Casa Batllo

Our final Gaudi visit in Barcelona was to Casa Batllo. This incredible, six-story house looks out onto one of Barcelona’s main streets. The entire house has an ocean/sea creature motif, and there are almost no straight lines. Some people say the main facade looks like masks, while others see skulls. Some people see a huge bat in the main window of the first floor, while others see arched bones once again.


The whimsical curving lines continue inside the house, and the rich blues and greens made Julia and I feel as though we were under water.



Inside the house is a huge light well that runs from the roof down to the first floor and provides natural light to the rooms on all sides. The well is patterned with blue tiles that get darker as they move higher. From the bottom though, it looks like the tile is all the same color!


The small balcony on the top story provides an incredible view of the facade and of the city.


And even the roof is fully decorated!



Every detail contributed to the spiraling, aquatic feel of the house, including both this ceiling and this spiral staircase leading to the attic.



The outdoor terrace completed the colorful, bubbling atmosphere of the house.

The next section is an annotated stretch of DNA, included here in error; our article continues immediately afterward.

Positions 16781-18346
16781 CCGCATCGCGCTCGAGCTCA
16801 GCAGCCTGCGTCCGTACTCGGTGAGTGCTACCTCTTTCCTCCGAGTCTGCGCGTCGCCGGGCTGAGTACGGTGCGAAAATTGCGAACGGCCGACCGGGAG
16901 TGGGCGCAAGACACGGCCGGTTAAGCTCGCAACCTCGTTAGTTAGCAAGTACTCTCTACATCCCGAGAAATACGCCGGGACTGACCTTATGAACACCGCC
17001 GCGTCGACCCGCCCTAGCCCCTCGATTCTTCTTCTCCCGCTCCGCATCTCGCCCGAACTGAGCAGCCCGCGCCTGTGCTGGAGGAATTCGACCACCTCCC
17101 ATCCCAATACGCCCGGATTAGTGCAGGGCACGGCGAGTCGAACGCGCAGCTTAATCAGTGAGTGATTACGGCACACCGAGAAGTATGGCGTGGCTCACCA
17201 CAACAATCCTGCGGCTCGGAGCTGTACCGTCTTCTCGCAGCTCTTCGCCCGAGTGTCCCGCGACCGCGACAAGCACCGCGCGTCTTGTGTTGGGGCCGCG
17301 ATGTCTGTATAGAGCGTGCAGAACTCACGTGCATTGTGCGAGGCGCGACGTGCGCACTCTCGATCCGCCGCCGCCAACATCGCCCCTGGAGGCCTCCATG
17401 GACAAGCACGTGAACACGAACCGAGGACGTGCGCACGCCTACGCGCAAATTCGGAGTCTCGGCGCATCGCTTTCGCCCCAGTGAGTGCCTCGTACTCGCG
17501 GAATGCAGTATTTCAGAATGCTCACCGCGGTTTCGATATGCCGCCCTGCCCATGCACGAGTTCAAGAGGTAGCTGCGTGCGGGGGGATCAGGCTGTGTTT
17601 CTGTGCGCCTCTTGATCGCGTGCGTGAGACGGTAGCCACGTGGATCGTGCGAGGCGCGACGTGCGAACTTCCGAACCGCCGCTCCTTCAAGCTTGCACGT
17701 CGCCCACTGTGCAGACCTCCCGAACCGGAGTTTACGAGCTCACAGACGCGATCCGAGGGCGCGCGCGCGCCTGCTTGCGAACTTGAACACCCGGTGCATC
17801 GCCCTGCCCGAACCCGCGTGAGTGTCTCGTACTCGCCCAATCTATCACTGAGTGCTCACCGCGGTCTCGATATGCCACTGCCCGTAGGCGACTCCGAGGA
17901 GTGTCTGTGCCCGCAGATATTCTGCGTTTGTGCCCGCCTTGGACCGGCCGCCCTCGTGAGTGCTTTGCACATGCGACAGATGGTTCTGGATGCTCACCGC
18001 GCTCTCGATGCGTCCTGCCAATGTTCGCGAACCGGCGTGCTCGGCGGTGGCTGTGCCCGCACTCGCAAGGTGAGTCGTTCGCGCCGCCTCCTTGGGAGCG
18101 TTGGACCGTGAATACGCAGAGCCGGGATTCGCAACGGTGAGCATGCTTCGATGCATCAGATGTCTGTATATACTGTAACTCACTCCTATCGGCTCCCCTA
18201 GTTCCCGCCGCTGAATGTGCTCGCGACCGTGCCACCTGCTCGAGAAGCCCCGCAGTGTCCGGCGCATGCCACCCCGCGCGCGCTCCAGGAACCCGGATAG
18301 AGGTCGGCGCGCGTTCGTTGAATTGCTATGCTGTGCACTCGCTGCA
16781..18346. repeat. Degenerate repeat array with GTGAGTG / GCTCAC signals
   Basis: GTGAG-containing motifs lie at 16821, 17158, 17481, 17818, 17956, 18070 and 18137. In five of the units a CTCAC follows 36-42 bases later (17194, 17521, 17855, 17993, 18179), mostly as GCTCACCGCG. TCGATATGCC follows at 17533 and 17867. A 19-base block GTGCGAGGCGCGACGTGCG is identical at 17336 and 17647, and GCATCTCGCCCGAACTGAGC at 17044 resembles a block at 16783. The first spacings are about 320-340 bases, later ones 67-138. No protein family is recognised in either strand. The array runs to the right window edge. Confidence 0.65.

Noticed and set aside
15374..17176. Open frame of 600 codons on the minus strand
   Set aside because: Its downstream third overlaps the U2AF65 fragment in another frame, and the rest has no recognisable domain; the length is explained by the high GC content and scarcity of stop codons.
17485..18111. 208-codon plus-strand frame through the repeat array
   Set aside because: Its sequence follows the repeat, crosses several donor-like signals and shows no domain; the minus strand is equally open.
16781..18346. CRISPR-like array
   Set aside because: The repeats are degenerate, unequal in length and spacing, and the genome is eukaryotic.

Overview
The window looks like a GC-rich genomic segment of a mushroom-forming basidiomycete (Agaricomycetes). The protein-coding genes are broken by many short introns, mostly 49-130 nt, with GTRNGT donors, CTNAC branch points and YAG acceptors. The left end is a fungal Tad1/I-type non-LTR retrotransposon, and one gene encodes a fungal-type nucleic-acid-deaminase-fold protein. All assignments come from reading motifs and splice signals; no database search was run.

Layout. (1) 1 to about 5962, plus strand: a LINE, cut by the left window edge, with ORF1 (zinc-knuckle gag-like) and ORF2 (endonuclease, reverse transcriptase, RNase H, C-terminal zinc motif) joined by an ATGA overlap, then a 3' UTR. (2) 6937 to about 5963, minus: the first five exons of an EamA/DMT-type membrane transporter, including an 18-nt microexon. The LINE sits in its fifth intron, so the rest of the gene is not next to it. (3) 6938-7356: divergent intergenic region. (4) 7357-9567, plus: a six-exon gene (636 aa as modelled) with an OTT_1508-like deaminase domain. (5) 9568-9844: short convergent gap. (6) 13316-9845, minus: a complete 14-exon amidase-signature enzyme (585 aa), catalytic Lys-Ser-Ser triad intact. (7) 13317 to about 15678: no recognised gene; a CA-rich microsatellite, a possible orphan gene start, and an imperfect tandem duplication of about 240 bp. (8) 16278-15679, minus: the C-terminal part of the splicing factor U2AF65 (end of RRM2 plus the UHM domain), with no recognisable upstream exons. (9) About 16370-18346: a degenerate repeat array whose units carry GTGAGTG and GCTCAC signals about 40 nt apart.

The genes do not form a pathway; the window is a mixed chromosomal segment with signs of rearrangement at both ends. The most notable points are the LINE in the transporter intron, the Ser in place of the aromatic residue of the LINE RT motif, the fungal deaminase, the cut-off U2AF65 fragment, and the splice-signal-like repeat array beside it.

And one other interesting note: this fireplace was crafted to seat three people: two on the loveseat that’s in view, and a chaperone on the seat across from them! Not much privacy in Casa Batllo even when you weren’t in view of the huge windows…


Julia and I loved our visit to Casa Batllo. It was fun to see how Gaudi implemented his futuristic, colorful style on a smaller scale than La Sagrada Familia, and we both felt like we understood more of what made his work unique.

After a long day of walking, Julia and I concluded the evening with a hostel-made dinner of ramen and eggs. True college travelers!



One thought on “Casa Batllo

  1. Gaudi was masterful in how he was able to break out of all established architectural designs before him. The curves are graceful and joyful. I like the indoor well that allows light into the rooms, we need to explore that more for future buildings. Thanks for sharing.

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